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iGills new app and waterproof case for iPhone – pros and cons

By Slickrock Adventures on March 30, 2013

iGills case

It isn’t the first waterproof case made for the iphone (e.g. Pelican has had one for years at around $40 but it is a case only, nothing more.) It isn’t even the first to allow limited access to certain controls (the Seashell for around $130 has buttons to control the camera.) But according to a brief scan of  the company’s website and a variety of other online reviews, the new iGills device and software takes the underwater iPhone idea to an entirely new level.

igillsFor starters, iGills connects digitally to the iphone via the 30-pin dock connector, apparently a first for the breed (searching for others turned up zilch.)

That opens up iGills to a range of functions not possible with other iPhone underwater housings. This increased connectivity, coupled with the iGills app (available free on the iPhone App Store) gives iGills the power to turn an iPhone into a fully fledged dive computer.

Compare that to the competition, such as the Seashell (below, right.) The Seashell is limited to commanding the iPhone computer via its three through-housing mechanical buttons. For an analogy, imagine trying to communicate with someone on the other side of a thick glass wall with nothing but sign language and Morse code taps on the window, compared to having a direct telephone connection.seashell

In addition to having a direct digital tap into the iPhone’s computer, the iGill housing also includes a high-accuracy depth and temperature sensor as well as its own on-board computer. This effectively extends the iPhone’s already impressive hardware capabilities (e.g. accelerometer, GPS locator, etc.) allowing iGill to make the following list of claims about it’s dive computer on its technical specifications page:

app-4The app also uses the iPhone’s compass, and will grab your coordinates via GPS before you go under, and then build a dive report based on what you do. It’s a little like a cycling or running tracker app, only for the vasty deeps.

So, those are some of the “pros.”

There are also some “cons,” which fact becomes quickly apparent as soon as you google for some user reviews. It seems the chief complaints come from divers worried about the safety implications of the way iGills is marketing its new device as a stand-alone dive computer.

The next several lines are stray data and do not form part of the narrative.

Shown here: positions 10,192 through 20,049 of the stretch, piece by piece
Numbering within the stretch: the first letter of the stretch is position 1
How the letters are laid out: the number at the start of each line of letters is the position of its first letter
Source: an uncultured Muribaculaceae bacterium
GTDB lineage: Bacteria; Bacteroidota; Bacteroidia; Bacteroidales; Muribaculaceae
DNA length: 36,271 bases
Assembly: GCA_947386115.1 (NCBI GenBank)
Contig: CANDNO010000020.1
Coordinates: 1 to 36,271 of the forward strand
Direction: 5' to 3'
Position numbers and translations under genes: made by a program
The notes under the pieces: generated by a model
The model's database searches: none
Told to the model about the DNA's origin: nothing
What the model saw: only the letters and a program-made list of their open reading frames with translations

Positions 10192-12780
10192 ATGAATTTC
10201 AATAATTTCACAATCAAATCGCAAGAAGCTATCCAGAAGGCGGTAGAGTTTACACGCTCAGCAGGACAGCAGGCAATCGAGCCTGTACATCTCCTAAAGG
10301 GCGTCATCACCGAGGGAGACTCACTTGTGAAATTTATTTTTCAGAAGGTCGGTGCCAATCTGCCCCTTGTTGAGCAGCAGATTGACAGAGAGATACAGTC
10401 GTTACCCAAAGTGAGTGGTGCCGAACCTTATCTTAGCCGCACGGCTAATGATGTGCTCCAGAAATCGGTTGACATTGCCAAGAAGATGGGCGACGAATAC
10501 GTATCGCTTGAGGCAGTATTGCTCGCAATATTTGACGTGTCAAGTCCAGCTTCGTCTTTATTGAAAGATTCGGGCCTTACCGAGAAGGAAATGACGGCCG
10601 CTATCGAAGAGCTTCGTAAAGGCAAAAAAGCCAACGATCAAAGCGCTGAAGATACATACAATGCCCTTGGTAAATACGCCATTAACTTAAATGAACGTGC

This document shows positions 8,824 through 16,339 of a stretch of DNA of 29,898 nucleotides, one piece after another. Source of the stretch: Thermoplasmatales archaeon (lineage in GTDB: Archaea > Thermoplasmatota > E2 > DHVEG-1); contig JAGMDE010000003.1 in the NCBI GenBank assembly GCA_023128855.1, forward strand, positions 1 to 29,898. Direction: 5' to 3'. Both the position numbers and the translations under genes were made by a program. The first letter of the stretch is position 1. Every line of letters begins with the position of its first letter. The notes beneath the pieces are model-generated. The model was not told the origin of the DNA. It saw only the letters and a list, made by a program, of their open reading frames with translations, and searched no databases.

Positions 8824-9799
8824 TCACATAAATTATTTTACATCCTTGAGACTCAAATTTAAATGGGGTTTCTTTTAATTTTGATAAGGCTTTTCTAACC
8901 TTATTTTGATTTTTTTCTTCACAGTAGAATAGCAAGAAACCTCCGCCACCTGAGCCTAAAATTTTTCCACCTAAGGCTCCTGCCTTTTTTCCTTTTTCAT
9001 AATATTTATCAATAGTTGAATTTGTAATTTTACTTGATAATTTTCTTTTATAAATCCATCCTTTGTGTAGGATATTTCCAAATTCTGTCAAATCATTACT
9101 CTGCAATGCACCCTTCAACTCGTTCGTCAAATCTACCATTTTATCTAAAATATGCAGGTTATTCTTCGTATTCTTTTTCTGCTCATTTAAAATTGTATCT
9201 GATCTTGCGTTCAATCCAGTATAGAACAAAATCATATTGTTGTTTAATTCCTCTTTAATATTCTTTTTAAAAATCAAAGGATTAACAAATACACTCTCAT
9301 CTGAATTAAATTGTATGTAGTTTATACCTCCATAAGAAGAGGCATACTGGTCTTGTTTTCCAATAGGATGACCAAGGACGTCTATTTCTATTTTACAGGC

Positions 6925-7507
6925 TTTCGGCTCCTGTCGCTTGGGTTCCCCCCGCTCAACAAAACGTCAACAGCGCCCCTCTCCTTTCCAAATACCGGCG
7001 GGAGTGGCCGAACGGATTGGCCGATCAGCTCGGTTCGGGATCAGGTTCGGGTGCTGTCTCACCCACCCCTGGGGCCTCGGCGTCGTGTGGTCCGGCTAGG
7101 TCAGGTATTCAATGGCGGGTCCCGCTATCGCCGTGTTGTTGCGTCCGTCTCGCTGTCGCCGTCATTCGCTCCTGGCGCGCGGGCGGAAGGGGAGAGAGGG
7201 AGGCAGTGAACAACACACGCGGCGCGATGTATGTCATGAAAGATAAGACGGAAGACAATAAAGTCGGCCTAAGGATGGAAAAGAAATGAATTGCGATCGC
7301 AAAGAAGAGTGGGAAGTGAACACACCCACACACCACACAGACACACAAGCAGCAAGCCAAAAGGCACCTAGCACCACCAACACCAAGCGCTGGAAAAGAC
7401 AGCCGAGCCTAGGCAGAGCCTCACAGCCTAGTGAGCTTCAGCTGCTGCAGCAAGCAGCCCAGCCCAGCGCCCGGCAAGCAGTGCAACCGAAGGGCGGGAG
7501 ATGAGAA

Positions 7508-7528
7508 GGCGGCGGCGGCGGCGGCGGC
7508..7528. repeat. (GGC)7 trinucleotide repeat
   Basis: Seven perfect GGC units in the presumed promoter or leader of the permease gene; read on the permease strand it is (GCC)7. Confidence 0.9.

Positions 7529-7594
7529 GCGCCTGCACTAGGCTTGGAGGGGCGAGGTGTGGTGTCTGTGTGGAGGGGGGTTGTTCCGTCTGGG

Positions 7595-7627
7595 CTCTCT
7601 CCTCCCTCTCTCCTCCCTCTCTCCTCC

One argument concerns battery life: the iPhone has many other functions that compete with its function as a dive computer, such as operating the still and video camera. Those other functions could accidentally drain the battery and leave the diver without a dive computer.

Another argument concerned waterproofing. Since the iGills employs a clamshell-type closure designed for ease of opening above water, it is subject to the same faults of all clamshell-type closures, namely that the o-ring seal in the rim can leak if even only a tiny particle such as a grain of sand becomes accidentally wedged against it. If it leaks, the iPhone could fail and again leave the diver without a dive computer.

Other “cons” I ran across concerned the quality of the iPhone as an underwater camera (a critique those same divers could make of any of the many other iPhone housing/camera casings such as the Seashell).

Not having tried out any of these competing methods of adapting the iPhone for underwater use I can’t offer an opinion. I think for those who dive often, purchasing equipment specifically designed for the rigors and safety concerns of scuba makes sense. It will certainly set you back more than the $330 price of the iGills but you will have peace of mind both for your own safety and that of your equipment.

On the other hand, for the very occasional diver, faced with the choice between purchasing a cheap underwater point-and-shoot camera versus the iGills for close to the same cost, the iGills could be the best deal. On the other hand, taking your iPhone into the deep could cost you greatly if it leaks. It might be a tough call.